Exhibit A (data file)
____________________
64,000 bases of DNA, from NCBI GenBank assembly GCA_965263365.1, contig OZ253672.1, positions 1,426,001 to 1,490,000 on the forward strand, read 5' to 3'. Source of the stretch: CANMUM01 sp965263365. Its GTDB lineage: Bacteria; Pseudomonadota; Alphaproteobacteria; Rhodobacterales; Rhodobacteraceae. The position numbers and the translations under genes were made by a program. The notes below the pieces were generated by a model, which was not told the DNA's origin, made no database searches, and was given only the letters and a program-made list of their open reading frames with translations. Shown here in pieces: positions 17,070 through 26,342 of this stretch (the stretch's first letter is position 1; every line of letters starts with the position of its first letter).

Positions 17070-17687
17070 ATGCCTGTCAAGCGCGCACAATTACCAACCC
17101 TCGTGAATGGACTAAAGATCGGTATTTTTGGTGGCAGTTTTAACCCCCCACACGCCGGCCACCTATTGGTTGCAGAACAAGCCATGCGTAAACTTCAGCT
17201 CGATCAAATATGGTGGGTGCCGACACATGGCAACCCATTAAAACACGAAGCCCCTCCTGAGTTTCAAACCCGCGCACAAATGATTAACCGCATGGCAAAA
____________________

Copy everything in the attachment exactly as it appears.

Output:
64,000 bases of DNA, from NCBI GenBank assembly GCA_965263365.1, contig OZ253672.1, positions 1,426,001 to 1,490,000 on the forward strand, read 5' to 3'. Source of the stretch: CANMUM01 sp965263365. Its GTDB lineage: Bacteria; Pseudomonadota; Alphaproteobacteria; Rhodobacterales; Rhodobacteraceae. The position numbers and the translations under genes were made by a program. The notes below the pieces were generated by a model, which was not told the DNA's origin, made no database searches, and was given only the letters and a program-made list of their open reading frames with translations. Shown here in pieces: positions 17,070 through 26,342 of this stretch (the stretch's first letter is position 1; every line of letters starts with the position of its first letter).

Positions 17070-17687
17070 ATGCCTGTCAAGCGCGCACAATTACCAACCC
17101 TCGTGAATGGACTAAAGATCGGTATTTTTGGTGGCAGTTTTAACCCCCCACACGCCGGCCACCTATTGGTTGCAGAACAAGCCATGCGTAAACTTCAGCT
17201 CGATCAAATATGGTGGGTGCCGACACATGGCAACCCATTAAAACACGAAGCCCCTCCTGAGTTTCAAACCCGCGCACAAATGATTAACCGCATGGCAAAA